Thanks to Andrei Burke for reminding me of the very fascinating thought of the Polish-American philosopher Alfred Korzybski, who was one of the key advocates of the dictum that words create the world – in other words, languages and the conceptual systems associated with them are so important in structuring what we experience as reality, that they essentially create our worlds. In his celebrated short explanation on video, available here, he demonstrates his view that the world as we see it is not an illusion – as some idealist philosophers or Buddhist thinkers maintain – but an abstraction, several orders removed from the underlying reality itself by our physiological and linguistic processes.
Naturally, this kind of thinking, which Korzybski formulated in his philosophy of general semantics, is likely to appeal to writers. Korzybski also advocated its application as a form of conceptual therapy to move humans towards greater sanity, which proved just as appealing, especially in the intellectual atmosphere of the 1930s. Sometime followers included the young William Burroughs – himself the apostle of the “language virus” and some very personal thinking about humanity’s linguistic dependence – Isaac Asimov, Robert A. Heinlein, and unfortunately, L. Ron Hubbard and A.E. van Vogt, who together took up Korzybski’s philosophy as a kind of precursor of dianetics and Scientology.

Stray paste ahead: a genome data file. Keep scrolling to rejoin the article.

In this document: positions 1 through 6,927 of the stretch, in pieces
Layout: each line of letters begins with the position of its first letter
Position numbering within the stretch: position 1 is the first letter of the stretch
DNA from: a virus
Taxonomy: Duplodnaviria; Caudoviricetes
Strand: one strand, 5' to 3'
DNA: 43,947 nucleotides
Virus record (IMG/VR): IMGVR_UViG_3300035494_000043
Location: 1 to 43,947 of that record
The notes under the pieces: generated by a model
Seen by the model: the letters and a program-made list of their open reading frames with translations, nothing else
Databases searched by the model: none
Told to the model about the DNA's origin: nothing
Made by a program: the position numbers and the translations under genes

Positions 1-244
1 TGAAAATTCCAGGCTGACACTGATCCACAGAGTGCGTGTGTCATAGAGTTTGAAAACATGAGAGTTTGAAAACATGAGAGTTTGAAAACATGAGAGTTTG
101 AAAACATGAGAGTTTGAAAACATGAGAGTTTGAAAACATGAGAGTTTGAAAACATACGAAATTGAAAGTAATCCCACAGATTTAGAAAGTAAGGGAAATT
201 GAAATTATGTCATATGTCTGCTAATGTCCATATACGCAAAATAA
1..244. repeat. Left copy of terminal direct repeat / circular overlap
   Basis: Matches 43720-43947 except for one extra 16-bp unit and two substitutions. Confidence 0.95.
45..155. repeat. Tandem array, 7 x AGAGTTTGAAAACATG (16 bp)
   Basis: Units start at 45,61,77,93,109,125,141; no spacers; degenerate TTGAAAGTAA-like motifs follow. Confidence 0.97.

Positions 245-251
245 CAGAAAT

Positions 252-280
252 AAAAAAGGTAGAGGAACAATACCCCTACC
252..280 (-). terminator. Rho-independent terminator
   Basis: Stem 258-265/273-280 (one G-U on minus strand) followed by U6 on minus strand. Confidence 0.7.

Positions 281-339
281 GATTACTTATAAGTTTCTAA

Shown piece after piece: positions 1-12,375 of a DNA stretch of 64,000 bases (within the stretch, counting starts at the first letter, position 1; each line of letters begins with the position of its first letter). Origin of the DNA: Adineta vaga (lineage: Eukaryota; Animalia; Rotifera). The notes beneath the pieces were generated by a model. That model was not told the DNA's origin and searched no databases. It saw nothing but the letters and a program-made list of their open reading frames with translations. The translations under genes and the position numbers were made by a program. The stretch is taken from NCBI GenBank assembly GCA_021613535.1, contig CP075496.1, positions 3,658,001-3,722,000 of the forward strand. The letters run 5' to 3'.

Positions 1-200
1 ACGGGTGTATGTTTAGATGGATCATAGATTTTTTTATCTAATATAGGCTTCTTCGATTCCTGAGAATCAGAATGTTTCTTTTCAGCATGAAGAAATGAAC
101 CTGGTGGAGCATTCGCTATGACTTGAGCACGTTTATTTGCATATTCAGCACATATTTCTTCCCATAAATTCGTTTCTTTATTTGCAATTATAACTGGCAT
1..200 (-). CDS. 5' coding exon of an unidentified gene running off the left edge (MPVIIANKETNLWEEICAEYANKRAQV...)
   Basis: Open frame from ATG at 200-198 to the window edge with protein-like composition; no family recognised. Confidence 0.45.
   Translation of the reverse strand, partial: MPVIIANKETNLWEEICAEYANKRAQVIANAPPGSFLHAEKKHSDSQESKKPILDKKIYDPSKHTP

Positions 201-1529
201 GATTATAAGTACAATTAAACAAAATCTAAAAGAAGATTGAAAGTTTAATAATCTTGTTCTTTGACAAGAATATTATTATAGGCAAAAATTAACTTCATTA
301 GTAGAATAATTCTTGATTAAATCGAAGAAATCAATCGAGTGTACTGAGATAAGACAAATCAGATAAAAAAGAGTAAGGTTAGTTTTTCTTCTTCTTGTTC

Such later outgrowths shouldn’t necessarily distract from the original interest of Korzybski’s thought, which he got across through some striking demonstrations, something he had a flair for. In one, quoted in the Wikipedia article on Korzybski, he offered lecture attendees cookies – only to reveal, immediately after his students had taken the bait, a bag labeled “dog cookies” – all to demonstrate, as he said, that “people don’t just eat food, but also words, and that the taste of the former is often outdone by the taste of the latter.”